Virginia Woolf's 'Introductory Letter' to Life as We Have Known It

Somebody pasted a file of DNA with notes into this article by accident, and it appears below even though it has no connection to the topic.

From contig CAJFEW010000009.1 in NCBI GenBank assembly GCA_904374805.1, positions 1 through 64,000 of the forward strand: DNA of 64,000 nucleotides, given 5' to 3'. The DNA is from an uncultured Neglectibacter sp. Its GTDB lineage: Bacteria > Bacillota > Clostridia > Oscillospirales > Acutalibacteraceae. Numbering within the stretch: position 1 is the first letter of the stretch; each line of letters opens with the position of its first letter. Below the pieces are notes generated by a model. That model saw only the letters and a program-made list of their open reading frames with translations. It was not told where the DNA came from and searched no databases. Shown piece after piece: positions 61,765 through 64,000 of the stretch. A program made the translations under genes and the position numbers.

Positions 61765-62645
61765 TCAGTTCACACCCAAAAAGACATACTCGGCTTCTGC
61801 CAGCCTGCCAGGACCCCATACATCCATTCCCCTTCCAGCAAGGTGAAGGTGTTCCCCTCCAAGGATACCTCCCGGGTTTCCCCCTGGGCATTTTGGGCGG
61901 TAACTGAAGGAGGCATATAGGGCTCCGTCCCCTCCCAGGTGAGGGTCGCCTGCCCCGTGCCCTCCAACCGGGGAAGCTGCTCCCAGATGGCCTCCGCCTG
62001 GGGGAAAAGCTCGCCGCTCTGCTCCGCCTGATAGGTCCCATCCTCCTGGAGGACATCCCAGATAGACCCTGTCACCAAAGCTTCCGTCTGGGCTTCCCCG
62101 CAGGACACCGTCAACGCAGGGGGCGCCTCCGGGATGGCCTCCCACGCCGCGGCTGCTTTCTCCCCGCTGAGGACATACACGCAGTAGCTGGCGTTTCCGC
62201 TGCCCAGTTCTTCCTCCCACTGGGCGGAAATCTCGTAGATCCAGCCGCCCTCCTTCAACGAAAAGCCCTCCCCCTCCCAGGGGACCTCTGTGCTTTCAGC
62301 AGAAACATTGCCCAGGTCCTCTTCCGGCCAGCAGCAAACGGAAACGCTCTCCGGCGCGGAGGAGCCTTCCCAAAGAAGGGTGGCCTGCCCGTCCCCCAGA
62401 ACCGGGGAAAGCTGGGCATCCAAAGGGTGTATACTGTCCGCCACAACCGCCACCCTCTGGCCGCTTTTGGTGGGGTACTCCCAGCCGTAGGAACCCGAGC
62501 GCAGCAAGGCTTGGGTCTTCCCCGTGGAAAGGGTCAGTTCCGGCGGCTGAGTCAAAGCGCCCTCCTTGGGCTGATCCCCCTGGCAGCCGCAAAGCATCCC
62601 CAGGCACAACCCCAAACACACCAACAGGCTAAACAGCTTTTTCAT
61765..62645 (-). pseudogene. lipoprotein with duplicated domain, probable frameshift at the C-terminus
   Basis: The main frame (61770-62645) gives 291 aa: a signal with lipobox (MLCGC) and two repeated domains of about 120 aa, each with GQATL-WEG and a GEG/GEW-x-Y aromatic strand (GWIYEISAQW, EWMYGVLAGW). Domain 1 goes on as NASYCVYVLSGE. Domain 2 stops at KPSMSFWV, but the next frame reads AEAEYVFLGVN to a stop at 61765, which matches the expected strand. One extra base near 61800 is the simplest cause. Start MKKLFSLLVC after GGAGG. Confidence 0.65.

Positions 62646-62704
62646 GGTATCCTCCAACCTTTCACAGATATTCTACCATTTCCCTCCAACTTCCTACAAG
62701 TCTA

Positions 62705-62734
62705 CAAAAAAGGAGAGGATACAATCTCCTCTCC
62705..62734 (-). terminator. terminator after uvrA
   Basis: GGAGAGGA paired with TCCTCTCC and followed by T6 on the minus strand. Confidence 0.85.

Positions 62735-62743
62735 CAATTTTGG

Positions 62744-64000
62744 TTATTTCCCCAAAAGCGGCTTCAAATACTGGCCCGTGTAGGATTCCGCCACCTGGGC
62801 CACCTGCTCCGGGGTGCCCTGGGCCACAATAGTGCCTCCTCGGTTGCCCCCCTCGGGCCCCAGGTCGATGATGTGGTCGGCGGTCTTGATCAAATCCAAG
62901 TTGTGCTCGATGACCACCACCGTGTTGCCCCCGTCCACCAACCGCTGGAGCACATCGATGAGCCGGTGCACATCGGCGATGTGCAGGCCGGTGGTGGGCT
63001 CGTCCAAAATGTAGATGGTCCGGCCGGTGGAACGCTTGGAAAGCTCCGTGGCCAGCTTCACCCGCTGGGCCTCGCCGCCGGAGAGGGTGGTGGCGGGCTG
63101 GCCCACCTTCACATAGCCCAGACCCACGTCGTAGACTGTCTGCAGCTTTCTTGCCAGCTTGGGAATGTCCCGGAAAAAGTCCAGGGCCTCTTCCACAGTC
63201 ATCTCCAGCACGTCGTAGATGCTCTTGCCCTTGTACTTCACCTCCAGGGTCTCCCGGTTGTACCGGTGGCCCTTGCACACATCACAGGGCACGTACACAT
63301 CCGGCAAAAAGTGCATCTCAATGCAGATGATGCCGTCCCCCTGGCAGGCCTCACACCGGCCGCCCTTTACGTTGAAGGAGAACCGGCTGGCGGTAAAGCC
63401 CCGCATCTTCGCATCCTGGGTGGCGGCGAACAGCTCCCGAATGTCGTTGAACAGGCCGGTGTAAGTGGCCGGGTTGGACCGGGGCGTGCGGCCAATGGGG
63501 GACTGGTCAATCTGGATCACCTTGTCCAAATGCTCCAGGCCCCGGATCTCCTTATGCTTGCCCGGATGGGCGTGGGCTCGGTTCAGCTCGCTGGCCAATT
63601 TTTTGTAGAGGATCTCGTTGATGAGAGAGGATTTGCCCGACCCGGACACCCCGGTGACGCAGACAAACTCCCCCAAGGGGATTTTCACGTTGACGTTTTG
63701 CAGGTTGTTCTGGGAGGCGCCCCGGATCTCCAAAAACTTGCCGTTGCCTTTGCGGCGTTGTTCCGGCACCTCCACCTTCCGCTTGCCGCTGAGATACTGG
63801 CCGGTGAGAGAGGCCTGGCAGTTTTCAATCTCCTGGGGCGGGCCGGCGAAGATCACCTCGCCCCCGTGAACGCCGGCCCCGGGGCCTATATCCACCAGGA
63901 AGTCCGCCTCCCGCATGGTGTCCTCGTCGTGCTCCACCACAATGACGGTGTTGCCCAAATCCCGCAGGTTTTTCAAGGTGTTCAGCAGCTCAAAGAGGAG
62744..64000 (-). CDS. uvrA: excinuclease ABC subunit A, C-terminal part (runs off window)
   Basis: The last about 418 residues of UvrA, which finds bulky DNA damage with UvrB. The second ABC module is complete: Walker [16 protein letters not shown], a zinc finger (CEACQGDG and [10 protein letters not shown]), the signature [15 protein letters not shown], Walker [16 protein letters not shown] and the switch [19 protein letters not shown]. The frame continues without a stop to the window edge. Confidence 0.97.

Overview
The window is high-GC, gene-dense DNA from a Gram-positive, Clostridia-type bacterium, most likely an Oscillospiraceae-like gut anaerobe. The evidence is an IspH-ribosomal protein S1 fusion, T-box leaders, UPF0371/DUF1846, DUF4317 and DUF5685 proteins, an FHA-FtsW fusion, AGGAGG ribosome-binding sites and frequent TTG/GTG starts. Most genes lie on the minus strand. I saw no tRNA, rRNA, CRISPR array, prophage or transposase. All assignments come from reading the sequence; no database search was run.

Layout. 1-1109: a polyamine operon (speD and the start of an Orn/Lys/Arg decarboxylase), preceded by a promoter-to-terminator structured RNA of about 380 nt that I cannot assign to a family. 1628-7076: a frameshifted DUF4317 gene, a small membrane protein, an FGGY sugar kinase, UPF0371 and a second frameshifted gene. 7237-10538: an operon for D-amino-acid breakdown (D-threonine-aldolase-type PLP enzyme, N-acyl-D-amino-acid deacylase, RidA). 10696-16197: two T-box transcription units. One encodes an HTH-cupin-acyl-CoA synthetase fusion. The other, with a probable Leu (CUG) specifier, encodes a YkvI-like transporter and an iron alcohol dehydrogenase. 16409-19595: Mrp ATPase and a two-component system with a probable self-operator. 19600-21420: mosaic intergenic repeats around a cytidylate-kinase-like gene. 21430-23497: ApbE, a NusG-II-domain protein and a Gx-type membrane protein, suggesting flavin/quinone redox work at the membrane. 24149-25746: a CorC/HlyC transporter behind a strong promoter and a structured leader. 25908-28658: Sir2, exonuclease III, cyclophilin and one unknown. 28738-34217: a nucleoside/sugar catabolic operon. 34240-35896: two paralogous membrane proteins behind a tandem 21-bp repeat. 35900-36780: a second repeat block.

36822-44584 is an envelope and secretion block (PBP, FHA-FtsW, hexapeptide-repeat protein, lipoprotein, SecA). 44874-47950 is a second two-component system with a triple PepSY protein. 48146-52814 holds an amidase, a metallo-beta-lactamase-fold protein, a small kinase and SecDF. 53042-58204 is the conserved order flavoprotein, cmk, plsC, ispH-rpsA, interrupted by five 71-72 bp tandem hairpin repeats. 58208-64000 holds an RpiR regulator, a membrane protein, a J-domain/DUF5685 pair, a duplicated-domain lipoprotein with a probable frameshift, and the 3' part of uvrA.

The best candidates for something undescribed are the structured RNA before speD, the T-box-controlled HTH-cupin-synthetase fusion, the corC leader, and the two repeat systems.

Woolf's preface to Life as We Have Known It reveals a number of these contexts, but notably fictionalises and conceals others. Framed as a private letter to Davies, this long essay begins by recounting Woolf's experience of the June 1913 Congress with an emphasis on her discomfort as a middle-class guest at these proceedings. She then imagines visiting the Guild Office later that summer and explaining to Davies her feelings of detachment and aversion during the Congress. A bundle of papers is produced, supposedly the origins of the autobiographical writings collected in Life as We Have Known It, which, when read years later, enable her to better understand the Congress and its Guildswomen. This framing presents Woolf as largely ignorant of the Guild and of the social and economic difficulties faced by working-class women. Yet, as the account of her activities above attests, she was far from ignorant of either at the time of writing. Indeed, though not active in the Guild by 1929-31, Woolf remained a remarkably well-informed outsider. 'A crafty reading' of this essay, Childers has suggested, 'might argue that in this preface Woolf is not presenting herself so much as her understanding of the political location of middleclass women.' (48) Once we are aware of the extent to which Woolf has fictionalised her involvement with the Guild in this text this reading becomes compelling. Woolf's knowledge of and involvement in Guild politics has been significantly obscured within this essay in order to explore the gulf between the classes from the perspective of an uninformed middle-class narrator. This positioning well serves the book's preface, designed to attract and engage a middle-class audience, by presenting Life as We Have Known It as a valuable resource through which the volume's working-class women writers might 'cease to be symbols' to their middle-class readers and emerge instead as 'individuals' (E 5, p. 233).